In many countries, bank account numbers work only one-way: if someone has your bank account number, they can put money into it but they can’t draw money out of it. Under this design, people who want to get paid happily give out their bank account numbers. Here in the U.S., bank account numbers work both ways: if someone has your bank account number, they can both put money into it (direct deposit) and draw money out of it (direct debit). This makes people uneasy in giving out their bank account information, even though the routing number and the account number are printed in plain view on their checks.
Because bank account numbers have no built-in protection for unauthorized debits, banks control who can access the system to do direct deposits and direct debits. Businesses can sign up for access, but in general, individuals can’t. This makes it difficult for individuals to pay another person electronically. Even if someone is willing to give me their bank routing number and account number, I can’t easily pay them with those numbers.
Some third-parties step in and act as a middleman to facilitate person-to-person payments. You pay the third-party and the third-party pays the other person. PayPal, Venmo, Cash App (Square), Apple Pay, Google Pay, and Facebook Pay all work to a degree. It’s free to send and receive when it doesn’t involve a credit card. Both the sender and the recipient must be on the same third-party system. It doesn’t work if you use PayPal and the person you’re paying uses Cash App. Either you also have to sign up for Cash App or they also have to sign up for PayPal. It gets unwieldy if you need to pay multiple people using all different third-parties.
Because these third-parties are private businesses, they have their agenda and they also must protect themselves. When you receive money in the third-party system, if you want to move it to your bank account, you may have to take a manual step to transfer it. The transfer may be subject to scrutiny and restrictions, and it can take several days.
Banks also got into the game. They funded their own middleman and created Zelle. Zelle provides the infrastructure but it leaves the customer-facing parts to the banks. Both the sender and the recipient interact with Zelle primarily through their bank’s online banking or mobile app. When both parties’ banks support Zelle, money leaves the sender’s bank account and it lands directly in the recipient’s bank account in minutes. Banks can choose to charge a fee for Zelle but most banks make it free to both send and receive. It works much better than using those tech companies. All large banks support Zelle (Chase, Bank of America, Wells Fargo, Citi, U.S. Bank, SunTrust, PNC, …). Some smaller banks and credit unions signed up as well. See the full list on Zelle’s website.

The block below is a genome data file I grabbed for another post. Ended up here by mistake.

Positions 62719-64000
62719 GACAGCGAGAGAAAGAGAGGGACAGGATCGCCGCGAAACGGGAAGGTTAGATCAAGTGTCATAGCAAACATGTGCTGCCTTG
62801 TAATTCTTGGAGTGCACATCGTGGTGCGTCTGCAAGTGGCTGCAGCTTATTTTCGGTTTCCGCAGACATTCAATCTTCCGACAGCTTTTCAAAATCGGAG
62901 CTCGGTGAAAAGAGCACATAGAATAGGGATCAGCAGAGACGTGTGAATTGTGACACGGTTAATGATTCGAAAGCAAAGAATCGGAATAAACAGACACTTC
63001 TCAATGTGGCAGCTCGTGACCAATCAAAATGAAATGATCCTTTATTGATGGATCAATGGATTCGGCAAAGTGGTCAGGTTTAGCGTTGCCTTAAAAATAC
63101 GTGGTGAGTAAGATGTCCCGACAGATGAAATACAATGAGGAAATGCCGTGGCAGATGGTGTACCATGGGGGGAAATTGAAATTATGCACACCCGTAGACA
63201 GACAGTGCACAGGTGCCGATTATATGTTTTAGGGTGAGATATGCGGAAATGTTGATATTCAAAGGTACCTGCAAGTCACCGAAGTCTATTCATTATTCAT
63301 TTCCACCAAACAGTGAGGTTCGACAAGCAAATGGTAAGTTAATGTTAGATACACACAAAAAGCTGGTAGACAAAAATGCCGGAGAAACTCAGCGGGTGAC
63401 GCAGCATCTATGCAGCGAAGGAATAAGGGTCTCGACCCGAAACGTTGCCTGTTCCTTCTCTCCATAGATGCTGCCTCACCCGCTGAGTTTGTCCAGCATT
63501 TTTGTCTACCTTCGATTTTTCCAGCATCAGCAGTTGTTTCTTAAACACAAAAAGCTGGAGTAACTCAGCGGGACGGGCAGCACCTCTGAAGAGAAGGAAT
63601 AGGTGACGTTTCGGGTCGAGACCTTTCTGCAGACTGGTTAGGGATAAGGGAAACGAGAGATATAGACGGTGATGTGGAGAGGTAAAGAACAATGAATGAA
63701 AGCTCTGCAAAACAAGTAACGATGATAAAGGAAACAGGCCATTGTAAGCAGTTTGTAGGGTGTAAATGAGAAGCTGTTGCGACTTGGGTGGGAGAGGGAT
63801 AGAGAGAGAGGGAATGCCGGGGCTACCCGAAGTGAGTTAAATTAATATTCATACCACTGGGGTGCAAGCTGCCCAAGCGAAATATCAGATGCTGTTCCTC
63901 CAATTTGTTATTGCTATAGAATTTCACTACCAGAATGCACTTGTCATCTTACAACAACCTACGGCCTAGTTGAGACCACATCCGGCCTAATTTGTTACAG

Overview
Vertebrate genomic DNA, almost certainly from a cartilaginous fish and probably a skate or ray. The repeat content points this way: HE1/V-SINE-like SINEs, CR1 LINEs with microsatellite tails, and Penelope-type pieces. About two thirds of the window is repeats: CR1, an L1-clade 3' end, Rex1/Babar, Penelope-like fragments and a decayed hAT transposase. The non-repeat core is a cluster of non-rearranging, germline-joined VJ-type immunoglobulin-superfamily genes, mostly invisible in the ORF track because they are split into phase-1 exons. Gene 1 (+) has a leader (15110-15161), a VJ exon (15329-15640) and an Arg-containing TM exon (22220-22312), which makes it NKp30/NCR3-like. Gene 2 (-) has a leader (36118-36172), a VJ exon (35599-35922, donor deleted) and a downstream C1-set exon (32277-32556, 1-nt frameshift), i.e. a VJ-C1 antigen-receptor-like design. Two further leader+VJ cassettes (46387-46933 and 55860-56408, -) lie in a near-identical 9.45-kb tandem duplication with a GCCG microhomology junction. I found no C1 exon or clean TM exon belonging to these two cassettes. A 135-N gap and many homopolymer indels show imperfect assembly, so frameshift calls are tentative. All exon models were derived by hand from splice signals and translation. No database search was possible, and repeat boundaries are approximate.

This came up when I needed to set up paying rent to my landlord. If I use my bank’s bill pay service, the bank will mail a paper check. My landlord lives in different places at different times of the year. If I pay him electronically, it goes into his bank account no matter where he’s at. Because I have everything else on autopay, I’d like to schedule the rent payments to go out automatically on a set date every month.
To my surprise, finding a bank that can do this was a challenge. Each bank sets its own policy on what it makes available through Zelle. Not all banks chose to support scheduling recurring Zelle payments. Those that support it have a low limit on how much you can send. For example, Navy Federal Credit Union allows sending a maximum of $2,500 every 30 days, and some banks allow sending only $500 per day. Bank of America allows sending up to $3,500 per day and up to $20,000 every 30 days through Zelle, but it doesn’t support scheduling automatic monthly payments. These limits aren’t inherent with Zelle. Different banks chose to impose different restrictions.
If your recipient’s bank supports Zelle, it works well for smaller payments, such as paying friends for shared expenses or paying a gardener. The low limits set by banks and their inconsistent support for scheduled payments make it more difficult to use Zelle for paying rent. Because Bank of America has a higher limit but it doesn’t support scheduling recurring payments, I have to set a calendar reminder and pay manually each month. It’s not the end of the world but I really wish it could be automated.
One important caveat for using Zelle and other third-parties for person-to-person payments is that you have to be absolutely sure you’re paying the right person. If you mistype an email address or phone number, the money can go to the wrong person and it’s difficult or impossible to get the money back. Some banks maintain a list of people you paid before. It helps for repeated payments but you still need to be extra careful when you’re paying someone for the first time. Some banks require typing the email address or phone number of the recipient every time. Doing it right last time doesn’t guarantee you’ll do it right this time. If you have a choice between different banks, use one that maintains a list of payees (Bank of America does).
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